Dion’s misuse of poverty stats
In the poverty debate, those on the right believe the focus should be first on alleviating the plight of people at or below the subsistence level. Instead, those on the left insist that government should work at assisting people in so-called relative poverty, defined, in various ways, as people who have incomes or spending at certain levels below that of average Canadians. This broader poverty focus of the left is motivated by the socialist philosophical desire to flatten the income distribution, or, in other words, to make incomes more equal.
So, I suppose it is not surprising that the federal Liberals have announced that, if elected, they would fight a relative poverty war. In a Nov. 9, 2007 speech to the Learning Enrichment Foundation, Stéphane Dion pledged to reduce, over five years, the number of Canadian persons living in households with incomes below the so-called after-tax LICO (or low income cut-off ) by 30% (from 10.8% of the population to 7.6%), and reduce the number of children living in households with incomes below the LICO by 50%. Mr. Dion choose this LICO measure of poverty because, in Mr. Dion’s words, “Most experts use Statistics Canada’s low-income cut-offs to measure poverty.” However, I’m very sure the “experts” Mr. Dion was referring to did not include those people actually living in real poverty. Nor do these “experts” include those who invented the LICO concept in the first place, and measure it year in and year out.
“At the heart of the debate [about poverty] is the use of the low-income cutoffs as poverty measures, even though Statistics Canada has clearly stated, since their publication began over 25 years ago, that they are not,” Statistics Canada says.
In fact, of course, the “experts” Mr. Dion refers to are those on the left whose interest it is to define poverty as broadly as possible.
In his speech, Mr. Dion said that he was “embarrassed” by the poverty situation in Canada. No doubt this embarrassment is due to the fact that the LICO measure shows only a small decrease in the percentage incidence of poverty, or, when factoring in population growth, a 34% increase in the number of people in poverty since Pierre Trudeau’s 1968 “Just Society” speech. This increase in LICO poverty has occurred in spite of the fact the Liberals were in power for all but nine of the years between 1968 and 2005 (the latest year for which LICO figures are available).
But consider the LICO definition for one moment, and the resulting LICO poverty measure that the Liberal “experts” are employing. The LICO measures the income level at which people spend 20 percentage points more of their income than the average person does on food, clothing and shelter. For instance, if the average person spends 43% of their income on these three items, and if people with after-tax incomes of $25,000 spend 63% (43%+20%) of their incomes on these three items, the after-tax low-income cut-off would be $25,000. Using the LICO to measure poverty, one would then argue that all people with after-tax incomes below $25,000 are living in poverty. Though the definition is relatively straightforward, LICO measurement is anything but — requiring surveys of people’s expenditure, income estimates, econometric curve drawing and extrapolation. Statistics Canada also estimates LICOs for various-sized households and for various-sized population centers.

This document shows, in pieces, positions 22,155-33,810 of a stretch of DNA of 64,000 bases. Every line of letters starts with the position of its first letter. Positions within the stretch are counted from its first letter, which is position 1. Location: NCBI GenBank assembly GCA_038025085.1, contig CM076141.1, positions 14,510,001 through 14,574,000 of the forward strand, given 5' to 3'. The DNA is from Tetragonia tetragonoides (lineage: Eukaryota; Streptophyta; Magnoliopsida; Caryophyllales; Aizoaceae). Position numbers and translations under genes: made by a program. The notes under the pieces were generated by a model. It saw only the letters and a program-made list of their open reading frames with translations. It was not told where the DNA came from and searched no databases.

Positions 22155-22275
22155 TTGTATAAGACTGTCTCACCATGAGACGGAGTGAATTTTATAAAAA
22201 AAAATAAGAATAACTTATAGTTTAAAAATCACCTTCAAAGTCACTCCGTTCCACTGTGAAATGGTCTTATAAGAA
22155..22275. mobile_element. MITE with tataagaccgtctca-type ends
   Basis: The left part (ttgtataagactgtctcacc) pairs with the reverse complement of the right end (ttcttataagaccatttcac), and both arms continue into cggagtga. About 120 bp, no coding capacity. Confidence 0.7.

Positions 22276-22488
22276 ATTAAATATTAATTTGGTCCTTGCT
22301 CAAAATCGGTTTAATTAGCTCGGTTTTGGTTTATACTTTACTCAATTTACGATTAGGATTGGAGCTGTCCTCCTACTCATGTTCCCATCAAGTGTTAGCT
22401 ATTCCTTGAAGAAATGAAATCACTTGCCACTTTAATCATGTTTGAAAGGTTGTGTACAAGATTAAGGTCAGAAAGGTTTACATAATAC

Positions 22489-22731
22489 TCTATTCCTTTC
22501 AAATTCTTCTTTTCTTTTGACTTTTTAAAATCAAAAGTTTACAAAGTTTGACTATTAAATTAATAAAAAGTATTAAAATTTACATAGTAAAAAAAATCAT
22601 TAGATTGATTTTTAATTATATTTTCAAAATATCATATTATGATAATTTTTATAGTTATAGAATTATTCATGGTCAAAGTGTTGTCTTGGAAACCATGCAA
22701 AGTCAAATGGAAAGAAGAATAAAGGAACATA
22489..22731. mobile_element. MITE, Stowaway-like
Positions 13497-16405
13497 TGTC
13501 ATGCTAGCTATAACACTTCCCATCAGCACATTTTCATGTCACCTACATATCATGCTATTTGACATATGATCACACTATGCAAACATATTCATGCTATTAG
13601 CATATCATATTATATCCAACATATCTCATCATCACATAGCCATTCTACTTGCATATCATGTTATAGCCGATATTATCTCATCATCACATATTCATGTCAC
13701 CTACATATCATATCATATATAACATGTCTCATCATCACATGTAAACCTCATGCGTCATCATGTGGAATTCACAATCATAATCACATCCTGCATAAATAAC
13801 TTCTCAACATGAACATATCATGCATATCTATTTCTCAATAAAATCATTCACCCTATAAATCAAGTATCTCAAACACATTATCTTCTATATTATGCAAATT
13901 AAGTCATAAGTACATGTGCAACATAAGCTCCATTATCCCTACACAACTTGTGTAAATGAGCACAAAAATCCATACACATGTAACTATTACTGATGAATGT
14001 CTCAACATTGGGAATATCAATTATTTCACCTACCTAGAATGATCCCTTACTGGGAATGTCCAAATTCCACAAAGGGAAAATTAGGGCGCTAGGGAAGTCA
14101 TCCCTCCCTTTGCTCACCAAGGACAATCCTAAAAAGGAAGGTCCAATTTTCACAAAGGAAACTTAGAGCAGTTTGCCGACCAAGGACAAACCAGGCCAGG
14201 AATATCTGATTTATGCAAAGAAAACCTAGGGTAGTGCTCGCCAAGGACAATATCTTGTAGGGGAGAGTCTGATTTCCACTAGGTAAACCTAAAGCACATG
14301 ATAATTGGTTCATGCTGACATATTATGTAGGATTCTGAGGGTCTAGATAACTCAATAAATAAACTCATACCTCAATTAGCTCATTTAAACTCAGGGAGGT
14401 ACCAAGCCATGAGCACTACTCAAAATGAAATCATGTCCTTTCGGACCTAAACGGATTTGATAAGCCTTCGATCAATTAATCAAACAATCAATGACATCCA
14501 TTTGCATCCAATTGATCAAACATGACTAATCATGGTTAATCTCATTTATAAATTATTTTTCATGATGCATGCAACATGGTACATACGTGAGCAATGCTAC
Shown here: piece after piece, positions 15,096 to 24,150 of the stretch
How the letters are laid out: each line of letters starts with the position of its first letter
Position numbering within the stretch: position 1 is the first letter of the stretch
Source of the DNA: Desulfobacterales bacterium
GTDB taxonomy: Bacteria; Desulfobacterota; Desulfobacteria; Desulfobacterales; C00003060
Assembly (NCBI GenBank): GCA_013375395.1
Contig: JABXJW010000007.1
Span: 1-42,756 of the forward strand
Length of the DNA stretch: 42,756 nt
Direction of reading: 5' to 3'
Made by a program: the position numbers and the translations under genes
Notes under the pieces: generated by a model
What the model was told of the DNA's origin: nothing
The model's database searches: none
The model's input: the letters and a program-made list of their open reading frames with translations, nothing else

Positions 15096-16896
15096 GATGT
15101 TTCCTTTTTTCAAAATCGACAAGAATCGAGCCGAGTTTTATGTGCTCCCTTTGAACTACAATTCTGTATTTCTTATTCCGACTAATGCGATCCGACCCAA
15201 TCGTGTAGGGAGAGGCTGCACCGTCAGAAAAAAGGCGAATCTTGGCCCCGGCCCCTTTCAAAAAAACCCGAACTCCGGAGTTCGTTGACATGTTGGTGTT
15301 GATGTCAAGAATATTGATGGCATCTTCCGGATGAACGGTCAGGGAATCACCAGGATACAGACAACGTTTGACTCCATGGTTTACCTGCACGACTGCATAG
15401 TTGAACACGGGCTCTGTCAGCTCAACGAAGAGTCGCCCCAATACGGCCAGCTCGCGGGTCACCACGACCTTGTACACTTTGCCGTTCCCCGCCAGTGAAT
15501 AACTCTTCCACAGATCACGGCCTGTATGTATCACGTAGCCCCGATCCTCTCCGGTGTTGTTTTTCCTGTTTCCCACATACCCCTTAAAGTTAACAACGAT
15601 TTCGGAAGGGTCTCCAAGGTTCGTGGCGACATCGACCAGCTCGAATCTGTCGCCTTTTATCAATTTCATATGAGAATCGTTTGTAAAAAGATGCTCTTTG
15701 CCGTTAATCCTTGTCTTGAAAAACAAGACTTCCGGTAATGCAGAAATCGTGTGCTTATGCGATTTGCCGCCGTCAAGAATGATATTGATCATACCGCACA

But here’s the kicker with LICO. Over the decades since the late 1960s, in spite of Canadians eating more, having bigger wardrobes and living in better accommodation, the improvement in Canadian incomes has meant that the fraction of aftertax income that the average Canadian spends on food, clothing and shelter has fallen. Now, before you read the next sentence, what would you think this fact would mean for the level of poverty in Canada? If you answered “nothing” or “lower it,” you would be quite wrong — at least according to the LICO measure. In actuality, the way in which LICO poverty is defined, as the average Canadian spends smaller and smaller fractions of his or her income on food, clothing and shelter, the LICO measured rate of poverty increases. As the result of changing average Canadian spending patterns between 1969 and 1992, the extent of LICO-measured poverty increased by about six percentage points. Since Statistics Canada currently still uses the 1992 expenditure patterns to measure LICO, this means that if spending habits had not changed over the years, LICO poverty would have been measured in 2005 at about 4.8%, rather than the announced 10.8%. That’s almost a 60% reduction, or twice the Liberal’s promised target. And, unfortunately for Mr. Dion, should Statistics Canada choose to update LICO poverty measures for more recent expenditure data, this would likely increase the measured incidence of LICO poverty once more and screw up the Liberal targets. So I guess the advice to Mr. Dion would be to pray Statistics Canada doesn’t do that.
Concerning his party’s “30-50 plan,” Mr. Dion states, “This is a bold goal” and “Specific targets allow the electorate to know when something has been a success. They also give a very clear idea of when their politicians have failed them.”
Well, I’m not sure we need any clearer picture about the failures of politicians. Instead, what we do need are policies that are at least honest in their goals. Especially when dealing with poverty, we need policies that utilize scarce resources (taxes) to target those most in need. This is the most compassionate approach, not policies that have good sound bites. Casting a relative poverty net (one full of holes, at that) over as wide as possible a population for socialist income redistribution purposes is cynical at best and, at worst, heartless toward the most needy among us.